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7 steps: When good credit marries bad

Allie Johnson

By
January 6, 2015

You promised to stick together for richer or poorer, better or worse. But what if your vows are put to the test when you learn your new spouse has bad credit?

“It's a common challenge, and one many are not thinking about as they take their wedding vows,” says Edward Coambs, a financial therapist and founder of MarriageandMoneyMatters.com. “Most people are just focused on enjoying each other and being happy.”

There is good news, though: Your other half's poor credit won't hurt yours directly because credit reports are individual and don't even include your marital status.

But that doesn't mean his bad credit is not your problem: It will affect his ability to obtain a credit card, how much he pays in interest when he gets a car loan or your quest to borrow if you want to buy a house together, says credit expert Daniel Sater of CreditScoringAdvisor.com. Your spouse's bad credit can affect auto insurance rates, renting an apartment, even his ability to land a job. Coambs agrees: “Once you get married, it's a couple's problem.”

But don't fret or fight — instead, fix the problem together. Here are seven steps to take when good credit marries bad:

1. Look at each other's credit reports. Pull your credit reports at AnnualCreditReport.com, purchase your FICO scores at MyFICO.com and go over them together, Sater recommends. Ideally, you want your FICO scores to be at least in the low 700s (FICO, the dominant scoring model, rates from 300 to 850, with 850 as the best).

“Go over each item, line by line,” Sater says. If you find errors, dispute them with the major credit bureaus, TransUnion, Equifax and Experian. Sater notes a 2013 Federal Trade Commission report found that one in five consumers has an error on a credit report.

2. Have a money talk with your honey. “Don't just launch into a discussion,” Coambs says. Set up a time for a nonjudgmental heart-to-heart. “Get a bigger picture of how each of you understands money and why,” Coambs says. “Credit is a small picture of the overall puzzle.” Find out what led to the credit issues — for example, was it one catastrophe such as job loss or illness, or is there a pattern of mismanaging money?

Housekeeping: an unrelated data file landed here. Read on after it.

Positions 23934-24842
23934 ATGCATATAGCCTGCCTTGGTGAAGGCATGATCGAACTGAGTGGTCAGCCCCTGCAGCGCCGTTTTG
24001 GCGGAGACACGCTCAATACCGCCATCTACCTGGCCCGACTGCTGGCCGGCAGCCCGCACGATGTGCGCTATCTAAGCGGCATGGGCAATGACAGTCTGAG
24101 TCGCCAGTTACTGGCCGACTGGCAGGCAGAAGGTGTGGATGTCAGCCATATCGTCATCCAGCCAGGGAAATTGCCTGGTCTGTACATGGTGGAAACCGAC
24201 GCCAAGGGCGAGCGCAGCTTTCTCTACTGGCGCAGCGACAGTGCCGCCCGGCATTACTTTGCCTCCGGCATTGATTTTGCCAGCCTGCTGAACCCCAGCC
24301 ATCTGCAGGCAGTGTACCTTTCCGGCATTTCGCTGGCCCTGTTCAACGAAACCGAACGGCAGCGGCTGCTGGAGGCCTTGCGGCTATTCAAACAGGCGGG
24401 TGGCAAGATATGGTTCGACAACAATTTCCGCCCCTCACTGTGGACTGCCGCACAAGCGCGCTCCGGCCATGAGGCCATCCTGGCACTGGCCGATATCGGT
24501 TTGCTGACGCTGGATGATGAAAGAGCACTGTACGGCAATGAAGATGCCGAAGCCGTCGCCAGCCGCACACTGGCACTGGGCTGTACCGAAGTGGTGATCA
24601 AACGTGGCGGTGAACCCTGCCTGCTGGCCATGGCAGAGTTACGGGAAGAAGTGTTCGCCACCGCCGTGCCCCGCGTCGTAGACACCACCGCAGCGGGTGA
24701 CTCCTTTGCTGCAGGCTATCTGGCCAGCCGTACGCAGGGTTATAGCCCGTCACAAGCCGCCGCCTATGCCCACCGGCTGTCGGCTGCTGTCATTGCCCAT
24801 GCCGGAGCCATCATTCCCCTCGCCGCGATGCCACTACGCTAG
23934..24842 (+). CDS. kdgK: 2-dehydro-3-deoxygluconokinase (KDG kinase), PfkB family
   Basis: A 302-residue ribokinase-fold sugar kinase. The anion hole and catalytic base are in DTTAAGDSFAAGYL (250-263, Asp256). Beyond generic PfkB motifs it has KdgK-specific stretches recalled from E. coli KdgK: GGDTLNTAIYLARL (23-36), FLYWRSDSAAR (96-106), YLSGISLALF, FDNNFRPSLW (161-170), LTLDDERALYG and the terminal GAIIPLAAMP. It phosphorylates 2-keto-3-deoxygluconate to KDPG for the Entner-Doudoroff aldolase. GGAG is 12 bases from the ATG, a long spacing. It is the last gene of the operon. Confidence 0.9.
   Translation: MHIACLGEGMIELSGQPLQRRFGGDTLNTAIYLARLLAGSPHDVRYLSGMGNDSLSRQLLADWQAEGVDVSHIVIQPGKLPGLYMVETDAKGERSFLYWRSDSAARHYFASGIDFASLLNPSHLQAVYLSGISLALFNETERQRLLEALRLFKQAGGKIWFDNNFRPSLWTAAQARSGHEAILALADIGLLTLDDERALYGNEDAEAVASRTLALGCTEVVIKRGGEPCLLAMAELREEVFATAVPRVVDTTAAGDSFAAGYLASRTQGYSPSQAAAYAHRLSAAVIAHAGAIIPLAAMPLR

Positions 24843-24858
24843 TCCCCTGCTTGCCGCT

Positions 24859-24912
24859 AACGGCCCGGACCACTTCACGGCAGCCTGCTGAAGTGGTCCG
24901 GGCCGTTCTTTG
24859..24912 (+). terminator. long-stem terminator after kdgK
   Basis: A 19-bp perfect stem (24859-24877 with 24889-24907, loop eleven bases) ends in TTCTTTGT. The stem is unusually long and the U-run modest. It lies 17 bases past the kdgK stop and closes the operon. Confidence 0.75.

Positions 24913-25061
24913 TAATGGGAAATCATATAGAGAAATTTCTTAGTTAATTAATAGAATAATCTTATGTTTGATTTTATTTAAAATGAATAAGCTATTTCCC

3. Assess your finances and create a plan. Gather your financial records and look at your regular bills, your savings, your debts and interest rates, Coambs says. Put your financial details in black and white, whether it's old-fashioned pen and paper, a spreadsheet or a tool such as Mint.com, he says. Using the information you've compiled, make a roadmap for how you'll take steps to manage your money together and improve your spouse's credit, says financial counselor and coach Susan Bross. Create a budget for making sure all bills get paid on time and debt gets paid down. Both steps will help build your spouse's credit.

The spouse who's handled money better should resist temptation to take over all financial tasks because the other spouse won't develop better financial skills and knowledge, Coambs says. During this process, consider meeting with a money pro such as a financial therapist or a fee-only financial planner, Bross says. It can be a lot easier to hear news about your finances from an outsider, she says.

4. Give your spouse some credit. Consider adding your new husband or wife to one or more of your credit cards as an authorized user to give them a credit boost. “They're basically borrowing your credit history,” Sater says, adding that you can remove them from the account at any time.

And, if you have any doubt about his ability to use the credit responsibly, you don't have to hand over the actual card, Sater says. One word of warning: Don't open a joint account with a spouse who has bad credit because it can damage your credit if your spouse manages the account poorly, Sater says.

5. Check credit regularly. Look at your credit reports and scores every four months while you're building credit. You are allowed to pull your credit reports for the three major credit bureaus once a year for free. Set up a schedule in which you can check one credit report per person every four months on a rotating schedule at AnnualCreditReport.com.

6. Keep working to fix the bad credit. Helping your spouse get from bad to good credit takes time. One more option for a boost: Consider a passbook loan from a credit union — a credit-building loan where you borrow against your own savings, Sater says.

Once your spouse's score reaches 650 or so, she should start getting credit card offers, he says. Credit cards are the fastest way to build credit. For credit building, it's best to get a card with a limit of a least $1,000 if possible, he says.

7. Wait to make big purchases. If possible, postpone buying a home or car until you both have good credit. If you don't, and the good-credit spouse takes out the loans, it can load him with debt and pull down his score, Sater says. “The person with bad credit will drain the person with good credit,” he says.

And, if the spouse with bad credit gets, say, a subprime car loan, costs can be steep: For example, bad credit can cost you $9,000 extra over the life of a five-year, $20,000 car loan, Sater says.

While a consumer with shaky credit might be able to get a good rate on a Federal Housing Administration loan, you typically need a score of at least 700 to get a good rate on a conventional mortgage, Sater says. “With a mortgage, you really want both partners together on it,” he says.